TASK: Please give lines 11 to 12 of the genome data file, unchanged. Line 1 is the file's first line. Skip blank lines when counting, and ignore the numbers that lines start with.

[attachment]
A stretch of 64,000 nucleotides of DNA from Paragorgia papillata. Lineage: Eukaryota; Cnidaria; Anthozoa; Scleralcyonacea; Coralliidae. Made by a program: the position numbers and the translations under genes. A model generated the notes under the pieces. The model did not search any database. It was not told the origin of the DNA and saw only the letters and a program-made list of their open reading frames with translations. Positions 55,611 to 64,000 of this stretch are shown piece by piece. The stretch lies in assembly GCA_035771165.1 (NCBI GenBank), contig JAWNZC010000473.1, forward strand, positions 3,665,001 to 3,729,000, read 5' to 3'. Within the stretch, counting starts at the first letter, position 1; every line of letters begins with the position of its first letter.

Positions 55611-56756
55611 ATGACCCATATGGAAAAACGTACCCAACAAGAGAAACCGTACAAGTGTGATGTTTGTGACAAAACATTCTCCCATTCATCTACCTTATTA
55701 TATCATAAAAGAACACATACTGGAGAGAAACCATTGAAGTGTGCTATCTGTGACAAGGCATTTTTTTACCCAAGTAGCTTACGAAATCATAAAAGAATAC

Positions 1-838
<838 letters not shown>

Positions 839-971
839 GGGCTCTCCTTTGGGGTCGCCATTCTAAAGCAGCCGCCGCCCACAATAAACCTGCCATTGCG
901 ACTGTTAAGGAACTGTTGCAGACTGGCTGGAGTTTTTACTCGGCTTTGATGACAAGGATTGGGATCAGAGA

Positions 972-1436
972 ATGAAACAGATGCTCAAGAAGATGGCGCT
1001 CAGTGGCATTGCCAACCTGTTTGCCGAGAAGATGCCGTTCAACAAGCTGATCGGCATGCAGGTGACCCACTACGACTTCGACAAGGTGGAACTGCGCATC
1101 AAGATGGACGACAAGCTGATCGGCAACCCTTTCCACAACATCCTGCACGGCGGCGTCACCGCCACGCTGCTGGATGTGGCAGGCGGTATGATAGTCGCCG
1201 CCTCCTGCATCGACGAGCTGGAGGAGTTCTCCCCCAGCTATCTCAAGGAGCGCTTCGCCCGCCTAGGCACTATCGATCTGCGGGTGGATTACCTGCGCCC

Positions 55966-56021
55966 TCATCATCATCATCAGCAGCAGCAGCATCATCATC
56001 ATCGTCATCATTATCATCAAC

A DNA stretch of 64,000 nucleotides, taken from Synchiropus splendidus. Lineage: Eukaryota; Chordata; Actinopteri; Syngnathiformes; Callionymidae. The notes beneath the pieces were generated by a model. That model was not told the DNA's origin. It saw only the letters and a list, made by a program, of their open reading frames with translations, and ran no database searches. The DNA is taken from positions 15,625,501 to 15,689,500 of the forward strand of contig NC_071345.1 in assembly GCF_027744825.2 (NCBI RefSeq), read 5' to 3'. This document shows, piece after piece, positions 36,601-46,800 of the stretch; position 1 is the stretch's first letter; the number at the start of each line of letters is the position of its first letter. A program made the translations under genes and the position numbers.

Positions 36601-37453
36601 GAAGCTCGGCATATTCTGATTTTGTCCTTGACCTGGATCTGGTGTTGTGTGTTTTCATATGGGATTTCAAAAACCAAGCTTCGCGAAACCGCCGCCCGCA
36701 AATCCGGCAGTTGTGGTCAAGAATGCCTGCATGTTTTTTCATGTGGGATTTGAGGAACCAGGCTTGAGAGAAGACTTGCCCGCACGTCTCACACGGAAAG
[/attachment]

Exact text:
972 ATGAAACAGATGCTCAAGAAGATGGCGCT
1001 CAGTGGCATTGCCAACCTGTTTGCCGAGAAGATGCCGTTCAACAAGCTGATCGGCATGCAGGTGACCCACTACGACTTCGACAAGGTGGAACTGCGCATC